If you’ve read my post “Insight From a 5 Year Old” you know that like many women, I have had some struggles with my body image. So much so, that at one point, I wrote in giant letters
SARAH, STOP BEING SO FAT
across my bedroom mirror.
I was convinced that if I changed the way my body looked, I would start to believe in myself (maybe love myself?!) and feel worthy of my job, my relationships and really, my life.
If I changed the way my body looked, I would FINALLY be happy.
I avoided mirrors, pictures, any physical evidence that would prove what my mind was telling me was true. I pulled back from relationships, convinced that people wouldn’t want me around because of the way I looked. When I did go out, it took hours to get ready, as I tried on every outfit in my closet, unsatisfied that my clothes didn’t hide enough.
At the time, I didn’t realize it, but loathing my appearance was holding me back from living. I was so deep into the feelings of discontentment and shame, that I couldn’t find my way out of my head, and into life that was moving along with or without me.
At the time, if asked what triggered the way I felt about my body image, I would have likely said something like, “Nothing. I always dislike my weight, my legs, stretch marks and curly frizzy hair....etc.”
Maybe you feel the same way.
But, dig a little deeper.
When I was at work, a job that I loved, I wasn’t constantly thinking about my weight, or my appearance.
When I was having coffee and meaningful conversation with a colleague or friend, I wasn’t deep in the throes of body shame.
So what was it that took me to that place; the place where my body image took over my brainspace?
Start eavesdropping on yourself.
The first step to discovering this was asking myself a few questions.
What am I feeling?
No, fat is not a feeling, although I tried to make it one more times than I care to admit!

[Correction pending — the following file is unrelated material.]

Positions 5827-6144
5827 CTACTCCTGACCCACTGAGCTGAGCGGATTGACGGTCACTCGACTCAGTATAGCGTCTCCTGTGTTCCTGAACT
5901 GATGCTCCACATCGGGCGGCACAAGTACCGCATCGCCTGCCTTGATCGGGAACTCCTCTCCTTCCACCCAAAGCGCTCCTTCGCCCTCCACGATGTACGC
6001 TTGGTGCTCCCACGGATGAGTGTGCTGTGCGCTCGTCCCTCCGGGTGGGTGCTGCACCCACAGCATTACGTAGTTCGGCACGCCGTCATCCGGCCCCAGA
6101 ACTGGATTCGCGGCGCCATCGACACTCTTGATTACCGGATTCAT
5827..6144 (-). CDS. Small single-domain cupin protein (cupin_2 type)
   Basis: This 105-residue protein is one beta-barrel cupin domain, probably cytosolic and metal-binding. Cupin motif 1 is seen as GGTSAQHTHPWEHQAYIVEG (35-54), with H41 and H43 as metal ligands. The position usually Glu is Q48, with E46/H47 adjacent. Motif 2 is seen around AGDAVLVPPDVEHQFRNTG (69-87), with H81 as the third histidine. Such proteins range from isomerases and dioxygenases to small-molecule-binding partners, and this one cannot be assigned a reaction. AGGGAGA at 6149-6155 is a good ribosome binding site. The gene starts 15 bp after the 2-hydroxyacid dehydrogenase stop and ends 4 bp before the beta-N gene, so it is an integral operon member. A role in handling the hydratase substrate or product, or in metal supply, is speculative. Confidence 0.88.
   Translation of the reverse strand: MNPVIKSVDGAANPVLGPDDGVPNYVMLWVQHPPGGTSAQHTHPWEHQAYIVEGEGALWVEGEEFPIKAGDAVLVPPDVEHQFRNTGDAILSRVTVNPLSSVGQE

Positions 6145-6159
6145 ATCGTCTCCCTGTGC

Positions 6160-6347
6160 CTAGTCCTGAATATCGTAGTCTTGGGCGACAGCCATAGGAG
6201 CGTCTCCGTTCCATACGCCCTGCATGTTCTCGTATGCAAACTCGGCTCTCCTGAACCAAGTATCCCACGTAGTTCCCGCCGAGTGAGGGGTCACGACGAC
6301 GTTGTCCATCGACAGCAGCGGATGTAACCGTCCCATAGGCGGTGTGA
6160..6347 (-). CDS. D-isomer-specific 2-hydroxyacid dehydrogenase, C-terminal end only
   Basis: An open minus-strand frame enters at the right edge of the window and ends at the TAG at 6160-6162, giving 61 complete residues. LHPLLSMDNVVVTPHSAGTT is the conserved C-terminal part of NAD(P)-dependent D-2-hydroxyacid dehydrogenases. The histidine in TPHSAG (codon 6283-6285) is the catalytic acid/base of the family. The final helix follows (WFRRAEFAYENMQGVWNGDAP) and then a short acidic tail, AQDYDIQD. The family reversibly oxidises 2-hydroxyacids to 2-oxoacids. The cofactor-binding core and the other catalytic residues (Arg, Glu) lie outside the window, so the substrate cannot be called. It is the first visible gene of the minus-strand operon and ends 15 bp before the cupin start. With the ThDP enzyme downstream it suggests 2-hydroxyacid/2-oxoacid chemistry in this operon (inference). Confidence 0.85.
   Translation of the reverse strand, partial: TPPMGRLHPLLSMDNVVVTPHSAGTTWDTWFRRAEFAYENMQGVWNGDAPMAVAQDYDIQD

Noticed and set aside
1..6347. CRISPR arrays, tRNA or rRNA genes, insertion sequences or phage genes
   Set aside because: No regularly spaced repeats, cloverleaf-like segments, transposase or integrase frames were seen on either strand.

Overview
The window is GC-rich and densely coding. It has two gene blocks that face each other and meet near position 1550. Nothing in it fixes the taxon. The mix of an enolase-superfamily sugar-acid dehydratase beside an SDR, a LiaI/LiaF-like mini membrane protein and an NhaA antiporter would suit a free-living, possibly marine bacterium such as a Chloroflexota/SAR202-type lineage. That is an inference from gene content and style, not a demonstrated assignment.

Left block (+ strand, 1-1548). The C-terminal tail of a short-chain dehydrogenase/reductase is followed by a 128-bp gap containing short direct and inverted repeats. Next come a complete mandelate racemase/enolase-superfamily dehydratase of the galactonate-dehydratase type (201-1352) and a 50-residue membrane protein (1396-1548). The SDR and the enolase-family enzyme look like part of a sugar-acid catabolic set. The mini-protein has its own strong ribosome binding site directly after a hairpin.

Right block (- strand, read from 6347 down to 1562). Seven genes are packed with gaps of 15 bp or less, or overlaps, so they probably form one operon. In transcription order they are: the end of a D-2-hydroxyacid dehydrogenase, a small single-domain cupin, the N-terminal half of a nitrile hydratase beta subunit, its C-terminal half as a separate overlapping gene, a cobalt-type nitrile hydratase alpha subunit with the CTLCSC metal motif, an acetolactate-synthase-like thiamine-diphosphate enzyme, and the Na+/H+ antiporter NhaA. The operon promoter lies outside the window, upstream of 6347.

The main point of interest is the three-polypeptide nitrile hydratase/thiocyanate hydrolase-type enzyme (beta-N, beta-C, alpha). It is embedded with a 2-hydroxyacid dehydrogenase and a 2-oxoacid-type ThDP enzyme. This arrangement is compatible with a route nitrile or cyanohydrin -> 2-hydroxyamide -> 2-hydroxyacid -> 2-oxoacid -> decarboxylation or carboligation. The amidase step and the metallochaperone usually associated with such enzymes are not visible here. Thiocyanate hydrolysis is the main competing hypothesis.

What is the emotion that is being triggered in this moment? Shame, sadness, fear, vulnerability?
What just happened that made me feel this way?
I took a moment to take an objective view of the event/situation leading to the emotion that I had just identified.
What am I saying to myself?
Often times the hardest step. What was I telling myself in the moment? Putting the stories that my mind created into a narrative helped me see that I would never dream of speaking to anyone else in my life this way. It helped me attune to the default that my mind went to in tough moments.
How am I reacting to this experience?
Were my actions moving me toward, or away from living a life that was meaningful?
Now, you give it a shot.
As you start your personal journey to stop allowing your negative emotions take control of your self-concept and body image, I encourage you to take a step back from your subjective experience. Objectively open the lens of how you experience your day-to-day to consider that your body is not the actual problem.
The road to self-discovery and body acceptance isn’t easy, but it’s worth it in the long run. With time, commitment and practice, I know that you can begin to shift the way you experience your body.
Use it for the next few days to really get curious about the way your mind is working. This exercise is a jumpstart to help you become attuned to the many facets of your personal experiences and how they relate to your body image and self-talk.
Let me know how you do and if you need any support along the way.